Type 2 diabetes… the basics
Diabetes includes a group of diseases of which there are three main types: type 1 diabetes mellitus, type 2 diabetes mellitus, and gestational diabetes. Diabetes is a disorder of metabolism, a word that means how our body uses the food we digest for growth and energy. In other words, with diabetes something goes wrong with the way our body processes the food we take in, interfering with our ability to use that food for energy and to maintain our health.
Of the three main forms of diabetes, type 2 diabetes mellitus is by far the most common. It accounts for over 90% of cases of diabetes. All forms of diabetes are characterized by high levels of sugar in the blood (this is described as “high blood sugar” or “high blood glucose”).1
Type 2 diabetes and high blood glucose
We need some basic information about food and nutrition to understand why the high blood sugar that occurs with diabetes is a problem. Our bodies require energy to function properly and we get that energy from the foods we eat. Our diet (everything we eat and drink) includes three main sources of energy (also known as calories): protein, fat, and carbohydrates (sugars, starches, and fibers).When the body digests most sources of carbohydrates, they are transformed through digestion into a very important source of instant energy, a form of sugar called glucose.1-3
Our bodies depend on the action of a number of different natural body chemicals called hormones, working together in conjunction, to control how we use glucose. These include insulin, a hormone produced in the beta cells of the pancreas (an organ located behind the stomach) that serves as sort of a “gate keeper,” allowing glucose to enter cells where it can be transformed into energy and used to support vital cell functions. In addition to insulin, the other hormones involved in glucose control include amylin, a group of hormones called incretins, which are produced in the intestine, and glucagon, which is produced in the pancreas.3,4
What happens in type 2 diabetes is that the body loses the ability to use the insulin it produces effectively (this is called “insulin resistance”). We know that being overweight starts the process of events inside the body that leads to the development of insulin resistance.3,4
In addition to insulin resistance, loss of the ability to produce insulin also plays a role in elevated blood glucose. In fact, by the time that most people are diagnosed with type 2 diabetes, they have already lost over 50% of their ability to make the insulin they need. In addition to a deficiency in insulin, abnormalities with the other hormones involved in glucose control can also contribute to type 2 diabetes. The process that leads to the development of type 2 diabetes, involving insulin resistance and loss of the ability to produce insulin, can begin well before a person is diagnosed with type 2 diabetes. In many people, insulin resistance and decreased insulin production develops over a period of 5 to 10 years before high blood sugar is detected.5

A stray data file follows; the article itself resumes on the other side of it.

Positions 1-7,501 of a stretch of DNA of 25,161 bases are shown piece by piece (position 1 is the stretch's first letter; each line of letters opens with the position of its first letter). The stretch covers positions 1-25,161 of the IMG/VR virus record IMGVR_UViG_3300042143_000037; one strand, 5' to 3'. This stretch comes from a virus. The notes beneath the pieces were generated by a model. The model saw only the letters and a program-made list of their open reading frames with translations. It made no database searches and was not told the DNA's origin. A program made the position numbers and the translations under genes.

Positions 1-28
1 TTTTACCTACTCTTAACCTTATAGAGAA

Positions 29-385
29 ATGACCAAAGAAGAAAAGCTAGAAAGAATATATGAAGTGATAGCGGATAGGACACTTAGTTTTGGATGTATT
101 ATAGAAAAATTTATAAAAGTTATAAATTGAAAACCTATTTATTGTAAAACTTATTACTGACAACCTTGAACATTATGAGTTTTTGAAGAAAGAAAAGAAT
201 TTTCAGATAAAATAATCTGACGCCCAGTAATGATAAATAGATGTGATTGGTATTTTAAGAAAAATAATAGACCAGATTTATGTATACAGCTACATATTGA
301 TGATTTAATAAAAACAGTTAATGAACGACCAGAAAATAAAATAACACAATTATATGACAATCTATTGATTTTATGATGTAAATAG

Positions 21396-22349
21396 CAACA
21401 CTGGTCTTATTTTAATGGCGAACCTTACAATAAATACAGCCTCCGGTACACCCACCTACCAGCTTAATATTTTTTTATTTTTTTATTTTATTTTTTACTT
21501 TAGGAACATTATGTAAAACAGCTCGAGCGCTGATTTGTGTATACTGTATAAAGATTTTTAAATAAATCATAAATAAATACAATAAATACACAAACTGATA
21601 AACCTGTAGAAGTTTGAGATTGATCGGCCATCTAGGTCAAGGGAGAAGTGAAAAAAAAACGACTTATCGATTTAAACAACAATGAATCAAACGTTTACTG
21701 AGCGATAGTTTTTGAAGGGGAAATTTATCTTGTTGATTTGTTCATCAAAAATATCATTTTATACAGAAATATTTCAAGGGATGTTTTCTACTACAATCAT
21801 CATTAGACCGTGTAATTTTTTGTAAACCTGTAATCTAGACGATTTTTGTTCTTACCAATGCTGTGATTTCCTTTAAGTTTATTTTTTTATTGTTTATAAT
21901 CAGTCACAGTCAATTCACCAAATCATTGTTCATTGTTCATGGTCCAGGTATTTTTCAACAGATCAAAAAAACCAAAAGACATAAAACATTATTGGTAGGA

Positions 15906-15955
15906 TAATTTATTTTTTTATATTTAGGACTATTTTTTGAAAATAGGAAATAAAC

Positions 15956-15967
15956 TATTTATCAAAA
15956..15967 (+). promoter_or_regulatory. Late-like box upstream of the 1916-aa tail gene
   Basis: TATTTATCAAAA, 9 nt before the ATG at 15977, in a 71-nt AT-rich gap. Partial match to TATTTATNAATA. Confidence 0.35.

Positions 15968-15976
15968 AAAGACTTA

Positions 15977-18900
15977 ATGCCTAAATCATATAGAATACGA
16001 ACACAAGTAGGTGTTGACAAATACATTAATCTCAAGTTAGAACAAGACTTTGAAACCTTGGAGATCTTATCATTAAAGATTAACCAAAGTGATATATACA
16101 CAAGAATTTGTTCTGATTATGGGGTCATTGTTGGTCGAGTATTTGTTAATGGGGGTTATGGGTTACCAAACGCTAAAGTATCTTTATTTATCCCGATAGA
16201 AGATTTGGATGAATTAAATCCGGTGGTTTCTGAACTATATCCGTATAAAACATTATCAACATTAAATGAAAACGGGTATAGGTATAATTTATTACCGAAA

Learn more about how insulin and other hormones are involved in glucose control.
Type 2 diabetes: a disease of multiple organs and tissues
Just as there are multiple hormones in the body that are involved in the disease process of type 2 diabetes, the latest research also shows that high blood glucose in type 2 diabetes is driven not by a single organ, such as the pancreas, but by multiple organs and tissues, including the muscle cells, fat cells, the liver, the pancreas, the intestine, the kidney, and the brain, that all contribute to promote high blood glucose.
What’s in a name?
Many diseases, including diabetes (the full name is diabetes mellitus), get their names from ancient languages—often from Latin and Greek, because ancient Greek and Roman physicians were among the first to carefully describe those diseases. Because of their ancient origins, many disease names can seem distant and mysterious (as well as difficult to pronounce!).2
However, if we can get beyond the strangeness of the word, we often find that the name describes something essential about the disease. Diabetes mellitus is a perfect example. We already know that diabetes involves high blood sugar resulting from an inability of the body to use insulin normally or decreased insulin production by the pancreas or a combination of these.
High blood sugar that persists over time puts a great deal of stress on our kidneys, which are responsible for maintaining a balance between the mix of chemicals in the water contained within the body. The kidneys produce urine as a means of ridding the body of waste products and maintaining this critical balance, so when high levels of sugar build up in the blood, the kidney responds by producing excess urine to get rid of this sugar. This explains several of the key symptoms of diabetes, including excess urine production, dehydration, and thirst.
It also explains why the ancient Greeks used the word diabetes to describe the disease. In Greek, the word diabetes literally means passing through and was used to describe the fact that people with the disease produced excess urine. Liquids seemed to pass straight through the body. What’s more, the urine of people with diabetes had so much excess sugar that it tasted sweet. (Ancient doctors didn’t have our sophisticated testing instruments, so they relied more on their senses.) This is where the word mellitus in diabetes mellitus comes from. The word mellitus is from the Greek and Latin words for sweetness or honey. The Greeks appeared to have imported honey from the island nation of Malta, which served as both the source of honey, as well as the source of the Greek and Latin words used to describe it.2